The Directory will contain the following information:

  • Whether the brand meets the FTC definition of a franchise;
  • An SBA Franchise Identifier Code, if applicable;
  • Whether an addendum to the franchise agreement is needed; and
  • Whether there are additional issues the SBA Lender must consider with respect to the brand.

The Directory will be administered by FRANdata and found on the SBA website at www.sba.gov/for-lenders.  Franchisors will be required to register on the Directory annually.  The Directory requirement won’t go into effect until January 1, 2018, but franchisors can register now.
SBA notice regarding the directory can be found at http://www.frandata.com/wp-content/uploads/2017/10/5000-17009.pdf.

When is a Franchise Non-competition Reasonable?


Just because there are words in a franchise agreement signed by a franchisor and franchisee, does not make the words enforceable.  In the case of non-competes, it is a matter of the Rule of Reason.
As stated by a Michigan court in the case of LITTLE CAESAR ENTERPRISES, INC. et al.  v. CREATIVE RESTAURANT, INC., et al., [Case No. 2:16-cv-14263] whether a noncompetition [the franchisee’s promises not to operate a like business post-termination, nonrenewal, transfer, or expiration of the franchise agreement] depend on if the noncompete clause is reasonable under the Rule of Reason.

Generally, federal courts assess commercial noncompete agreements under the rule of reason[i].  A contract clause “violates the rule of reason if it `may suppress or even destroy competition,’ rather than promote competition[ii].  

The key concern is possible suppression or destroying of competition.  No actual suppression or destruction is required.  The Rule of Reason uses the word ‘may.’  There is also a special focus on the geographic area were non-compete sought to be enforced and the market for the product or service of the competing business.

To survive under the rule of reason, a party challenging a contract must allege that the contract ‘produced adverse anticompetitive effects within relevant product and geographic markets.’[iii]

For a non-compete  to be found unreasonable and therefore unenforceable, a franchisee must show that the non-competition covenant ‘produces[d] adverse anticompetitive effects within relevant product and geographic markets[iii].


[i]  LITTLE CAESAR ENTERPRISES, INC. et al.  v. CREATIVE RESTAURANT, INC., et al., [Case No. 2:16-cv-14263] citing Innovation Ventures, 499 Mich. at 514 (compiling cases).
[ii] Id quoting United States v. Blue Cross Blue Shield of Mich., 809 F. Supp. 2d 665, 671 (E.D. Mich. 2011) (quoting American Needle, Inc v. National Football League, 560 U.S. 183, 203 n.10 (2010)); see also Perceptron, Inc. v. Sensor Adaptive Machs., Inc., 221 F.3d 913, 919 (6th Cir. 2000)
[iii] Id

Possible New Limits for Franchisors in Florida

The Florida senate is putting forth a bill to limit franchisor ability to renew, terminate, or refuse franchisee transfer. The bill written by Senator Latvala purposes, per the bill, to create laws, unless under good cause and/or certain circumstances and notice, prohibiting franchisors from:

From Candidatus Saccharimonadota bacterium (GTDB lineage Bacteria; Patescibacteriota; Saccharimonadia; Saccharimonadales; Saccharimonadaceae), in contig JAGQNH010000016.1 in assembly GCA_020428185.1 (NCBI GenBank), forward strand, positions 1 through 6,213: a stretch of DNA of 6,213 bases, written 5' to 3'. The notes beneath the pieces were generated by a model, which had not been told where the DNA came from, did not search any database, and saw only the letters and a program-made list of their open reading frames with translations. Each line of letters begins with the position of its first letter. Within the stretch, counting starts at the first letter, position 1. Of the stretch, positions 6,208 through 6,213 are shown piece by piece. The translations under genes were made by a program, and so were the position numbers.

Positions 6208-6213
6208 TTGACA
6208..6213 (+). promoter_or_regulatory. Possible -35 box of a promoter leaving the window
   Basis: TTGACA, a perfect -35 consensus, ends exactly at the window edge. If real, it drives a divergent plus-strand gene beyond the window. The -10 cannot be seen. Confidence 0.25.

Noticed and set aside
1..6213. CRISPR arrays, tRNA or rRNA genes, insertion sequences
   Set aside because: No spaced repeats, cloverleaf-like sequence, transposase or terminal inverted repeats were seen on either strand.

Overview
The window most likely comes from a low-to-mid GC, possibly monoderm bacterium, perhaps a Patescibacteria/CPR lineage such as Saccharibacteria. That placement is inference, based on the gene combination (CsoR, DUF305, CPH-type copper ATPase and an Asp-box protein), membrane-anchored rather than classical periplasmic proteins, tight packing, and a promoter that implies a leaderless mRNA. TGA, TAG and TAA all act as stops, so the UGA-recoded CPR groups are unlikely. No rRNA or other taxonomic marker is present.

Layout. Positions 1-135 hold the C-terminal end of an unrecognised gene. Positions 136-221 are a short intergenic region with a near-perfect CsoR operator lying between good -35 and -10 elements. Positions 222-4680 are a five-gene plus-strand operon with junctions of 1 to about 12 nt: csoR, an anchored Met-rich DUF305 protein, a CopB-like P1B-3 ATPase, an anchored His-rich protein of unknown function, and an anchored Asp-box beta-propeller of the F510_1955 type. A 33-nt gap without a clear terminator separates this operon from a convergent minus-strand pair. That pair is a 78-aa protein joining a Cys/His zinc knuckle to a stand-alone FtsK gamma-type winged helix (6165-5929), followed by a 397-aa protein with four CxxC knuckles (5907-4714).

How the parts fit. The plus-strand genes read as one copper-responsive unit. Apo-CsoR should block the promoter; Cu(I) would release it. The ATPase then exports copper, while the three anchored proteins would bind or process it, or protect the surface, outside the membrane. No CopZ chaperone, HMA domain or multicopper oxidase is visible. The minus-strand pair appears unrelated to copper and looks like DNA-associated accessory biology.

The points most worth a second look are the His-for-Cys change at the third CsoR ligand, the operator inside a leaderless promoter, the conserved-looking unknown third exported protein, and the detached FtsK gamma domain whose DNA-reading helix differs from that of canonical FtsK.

• terminating a franchise
  • refusing to renew a franchise
  • denying ownership of a franchise after the death of the franchisee
  • preventing a franchisee from selling or transferring a franchise, assets of the franchise business, or an interest in the franchisee
  • intentionally misrepresenting or failing to disclose specified information;

The bill being considered in for Florida is not unique. Many states have laws regarding the termination, renewal, and transfer of the franchise.
The law carries some teeth providing that violations constitute a misdemeanor of the second degree; providing penalties; providing that a person may be awarded certain damages, attorney fees, and other costs under specified circumstances; providing that certain actions are deemed unfair and deceptive; authorizing the Department of Legal Affairs by itself or jointly with the Department of Agriculture and Consumer Services to sue a franchisor on behalf of certain persons for specified violations.
The bill also provides remedies for a franchisee or an aggrieved or injured person under certain circumstances; authorizes punitive damages under certain circumstances; authorizes the Department of Legal Affairs or the state attorney to bring an action for injunctive relief or other civil relief under certain circumstances; and clarifies that specified remedies are in addition to existing remedies.
This bill is not law and will not be law until and unless enacted. However, this highlights the need to review state laws prior to not renewing, terminating, or denying franchisee transfers. As mentioned, many states already have laws regarding renewal, termination, and franchisee transfers.
Franchise Relationship Laws.

What Happens When a Franchisee Commits a Crime?

franchisee crime

The headline reads: ‘Domino’s scandal: franchisee selling visas’ Pursuant to the undercover investigation, the Domino’s Franchisee is alleged to have offered work visas in exchange for money.

Not good. Domino’s public reputation and goodwill can be harmed by such a claim. Not only will it affect the franchisee’s business, it can affect other franchisees’ businesses and the brand. What should one do? The first instinct is to terminate the franchise; go public and denounce the franchisee. However, such knee-jerk reaction can be the wrong move.
Yes, it is bad. Even a false or unverified allegation can affect the brand and other franchisees. Franchise Agreements commonly, as a matter of course, have a provision that allows for termination in event of a criminal act. This, however, should not give rise to deductive logic and issuance of a termination.   Without the benefit of a criminal conviction, admission, or entry of no contest, there is no substantiation for termination. Many franchisee advocates and perhaps some applicable state relationship laws may show substantiation and even connectedness between the crime and performance and obligations of the franchisee, or harm to the goodwill and reputation of the franchise.
Domino’s, in response to the allegations, has launched an investigation, a prudent measure. In addition, Domino’s will want to get in front of the public news story. Again, caution is called for. Saying the wrong thing can lead to defamation or slander claims and on the flip side public outcry.

DON’T GET LEFT BEHIND. STAY INFORMED ON NEW LAWS AND REGULATIONS THAT WILL IMPACT YOUR BUSINESS.